A few days ago, I took my first flight since the incident and was amazed to notice how many more people paid attention to the flight attendants as they gave the pre-flight orientation. In fact, I was among those listening more carefully and investigating how my seat could become “a flotation device in the unlikely event of an emergency.”

As I have watched the follow-up news stories, listened with admiration to the interviews with the pilot and passengers, I think there are some valuable lessons all of us could learn about how to respond during an emergency:

  • Stay calm and do what you do best.  Veteran pilot, C.B Sullenberger, remained remarkably calm and focused.  Passengers and crew have testified that the calm, professional voice of their pilot kept them remarkably poised and attentive during the ordeal.  Likewise the cabin crew followed their disciplined training striving to control the chaos by assisting passengers in locating exits and taking flotation devices.  If the pilot and crew had panicked, the outcome of Flight 1549 could have ended much differently.
  • Pray.  When asked what the passengers did in preparing for this emergency landing, one passenger was quoted as saying, “my fiancée was crying and I just took her by the hand and kissed her and said ‘I love you’ and just started praying,”  Jesus taught his followers “to always pray and never give up” (Luke 18:1).
  • When the odds are against you, don’t give up hope.  The odds of landing an Airbus 320 on an icy river in the winter with no casualties seem almost impossible. But this landing defied the odds, reminding us that hope still floats.  If we are not careful, we can let the odds of any circumstance pre-determine the outcome, whether it is the odds of getting a new job in a tough economy or the odds of surviving a disease.  Maintaining a hopeful spirit, a positive attitude, and a strong faith when the odds are against you can help you to be an overcomer.
  • Know when to get out of the way!  There are times when the best thing you can do is not become an encumbrance.  For example, you should never become a gawker at the scene of a house fire, an automobile accident, or a catastrophic storm.  And certainly, do not hold up the line during an evacuation or an emergency exit. While many passengers on Flight 1549 assisted others in exiting the plane, they also tell of one woman who had to be pushed out the door to make way for others when she stalled the line by refusing to leave without her luggage. If your assistance is not needed, get out of the way as quickly as possible.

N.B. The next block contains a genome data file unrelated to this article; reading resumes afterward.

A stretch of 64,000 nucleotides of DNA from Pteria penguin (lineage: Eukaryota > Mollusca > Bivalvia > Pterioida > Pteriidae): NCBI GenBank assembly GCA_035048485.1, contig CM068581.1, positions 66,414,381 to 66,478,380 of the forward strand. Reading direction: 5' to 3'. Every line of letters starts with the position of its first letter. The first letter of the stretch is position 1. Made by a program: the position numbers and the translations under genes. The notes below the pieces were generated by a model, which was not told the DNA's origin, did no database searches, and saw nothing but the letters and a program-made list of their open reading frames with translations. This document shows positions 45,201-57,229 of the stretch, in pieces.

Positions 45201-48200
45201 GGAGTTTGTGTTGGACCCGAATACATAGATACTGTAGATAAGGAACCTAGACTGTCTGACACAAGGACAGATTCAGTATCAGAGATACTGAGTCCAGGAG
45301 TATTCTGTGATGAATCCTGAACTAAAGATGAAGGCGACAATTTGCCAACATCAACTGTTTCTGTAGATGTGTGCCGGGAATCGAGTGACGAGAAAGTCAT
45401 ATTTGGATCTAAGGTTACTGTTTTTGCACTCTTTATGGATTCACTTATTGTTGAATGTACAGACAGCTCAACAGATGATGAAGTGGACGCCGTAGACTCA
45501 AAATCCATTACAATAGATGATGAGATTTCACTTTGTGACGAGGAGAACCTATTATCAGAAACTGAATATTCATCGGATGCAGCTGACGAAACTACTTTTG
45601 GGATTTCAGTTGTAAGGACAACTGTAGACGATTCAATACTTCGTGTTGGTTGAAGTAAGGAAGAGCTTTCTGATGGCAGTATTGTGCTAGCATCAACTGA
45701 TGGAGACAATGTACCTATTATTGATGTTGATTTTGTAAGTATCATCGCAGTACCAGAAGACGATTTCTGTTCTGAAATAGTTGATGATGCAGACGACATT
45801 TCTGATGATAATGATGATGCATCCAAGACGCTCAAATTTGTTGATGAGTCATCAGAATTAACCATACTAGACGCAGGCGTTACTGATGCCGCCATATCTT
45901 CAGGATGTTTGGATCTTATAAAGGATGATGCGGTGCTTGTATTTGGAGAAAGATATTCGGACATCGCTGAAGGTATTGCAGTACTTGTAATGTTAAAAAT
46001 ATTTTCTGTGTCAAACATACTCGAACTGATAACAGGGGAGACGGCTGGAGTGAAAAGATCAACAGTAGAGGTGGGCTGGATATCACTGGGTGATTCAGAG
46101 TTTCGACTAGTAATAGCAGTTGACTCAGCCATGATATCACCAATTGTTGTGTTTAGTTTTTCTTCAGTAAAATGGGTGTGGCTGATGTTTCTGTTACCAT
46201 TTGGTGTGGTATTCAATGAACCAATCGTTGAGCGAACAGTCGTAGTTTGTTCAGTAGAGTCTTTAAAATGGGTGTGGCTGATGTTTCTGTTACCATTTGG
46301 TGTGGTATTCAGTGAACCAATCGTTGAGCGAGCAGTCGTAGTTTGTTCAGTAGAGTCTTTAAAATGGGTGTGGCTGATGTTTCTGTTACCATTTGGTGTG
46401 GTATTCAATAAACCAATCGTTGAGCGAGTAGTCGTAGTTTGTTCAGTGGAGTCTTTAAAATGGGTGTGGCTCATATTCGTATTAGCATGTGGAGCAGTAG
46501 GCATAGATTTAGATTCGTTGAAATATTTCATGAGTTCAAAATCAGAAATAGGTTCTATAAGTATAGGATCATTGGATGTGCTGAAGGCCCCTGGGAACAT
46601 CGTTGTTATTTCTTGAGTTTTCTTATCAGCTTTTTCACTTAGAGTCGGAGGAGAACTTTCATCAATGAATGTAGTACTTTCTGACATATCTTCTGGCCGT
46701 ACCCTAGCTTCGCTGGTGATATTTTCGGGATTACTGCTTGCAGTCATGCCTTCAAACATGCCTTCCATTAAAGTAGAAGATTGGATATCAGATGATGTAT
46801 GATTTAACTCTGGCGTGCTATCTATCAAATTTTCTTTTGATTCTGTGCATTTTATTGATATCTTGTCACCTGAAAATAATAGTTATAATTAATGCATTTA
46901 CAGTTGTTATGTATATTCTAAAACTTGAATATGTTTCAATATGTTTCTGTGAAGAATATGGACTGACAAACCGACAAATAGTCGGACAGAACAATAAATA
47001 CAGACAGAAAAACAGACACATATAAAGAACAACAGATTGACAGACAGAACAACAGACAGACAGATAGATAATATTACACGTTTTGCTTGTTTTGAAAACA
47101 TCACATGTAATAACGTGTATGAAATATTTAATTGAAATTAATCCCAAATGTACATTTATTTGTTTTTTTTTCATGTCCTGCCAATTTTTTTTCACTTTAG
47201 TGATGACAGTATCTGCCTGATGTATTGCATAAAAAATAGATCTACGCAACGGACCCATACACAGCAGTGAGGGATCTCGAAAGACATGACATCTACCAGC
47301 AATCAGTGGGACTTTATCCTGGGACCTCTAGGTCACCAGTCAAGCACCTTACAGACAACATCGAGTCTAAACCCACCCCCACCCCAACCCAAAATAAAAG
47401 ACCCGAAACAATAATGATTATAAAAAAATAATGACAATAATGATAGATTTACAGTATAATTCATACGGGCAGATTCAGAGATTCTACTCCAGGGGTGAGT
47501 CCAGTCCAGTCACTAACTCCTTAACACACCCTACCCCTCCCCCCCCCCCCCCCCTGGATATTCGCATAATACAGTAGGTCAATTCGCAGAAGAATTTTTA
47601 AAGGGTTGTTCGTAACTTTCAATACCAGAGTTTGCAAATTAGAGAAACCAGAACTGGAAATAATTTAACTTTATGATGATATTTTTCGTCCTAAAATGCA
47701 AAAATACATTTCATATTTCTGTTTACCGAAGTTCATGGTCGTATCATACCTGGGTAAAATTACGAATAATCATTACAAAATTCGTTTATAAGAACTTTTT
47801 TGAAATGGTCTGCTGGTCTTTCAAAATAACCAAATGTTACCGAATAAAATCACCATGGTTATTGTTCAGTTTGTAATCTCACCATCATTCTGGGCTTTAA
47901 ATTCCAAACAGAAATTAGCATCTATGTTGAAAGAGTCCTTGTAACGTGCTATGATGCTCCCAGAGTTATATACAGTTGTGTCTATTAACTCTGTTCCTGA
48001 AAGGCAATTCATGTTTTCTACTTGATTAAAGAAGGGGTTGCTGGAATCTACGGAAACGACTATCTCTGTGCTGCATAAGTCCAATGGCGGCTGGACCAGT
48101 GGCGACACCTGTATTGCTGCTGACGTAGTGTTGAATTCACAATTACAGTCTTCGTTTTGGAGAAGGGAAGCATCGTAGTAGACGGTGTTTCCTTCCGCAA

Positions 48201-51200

• Don’t let success change your character.  Other pilots join the general public in applauding Captain Sullenberger as a hero.  However, Sullenberger himself credited his crew with the successful landing. Although he was at the helm of the plane, he said, “We were a team.”  On January 22, 2009, Sullenberger, along with the crew of Flight 1549, was presented the Master’s Medal by the Guild of Air Pilots and Air Navigators.  Though Sullenberger is genuinely a hero, he hasn’t seemed to let his success lead to arrogance.

Hopefully, none of us will have a harrowing experience like the passengers on Flight 1549. But you never know when you are going to get caught in an emergency situation. If you suddenly find yourself facing potentially traumatic circumstances, remember the lessons learned from that falling, and later floating, plane.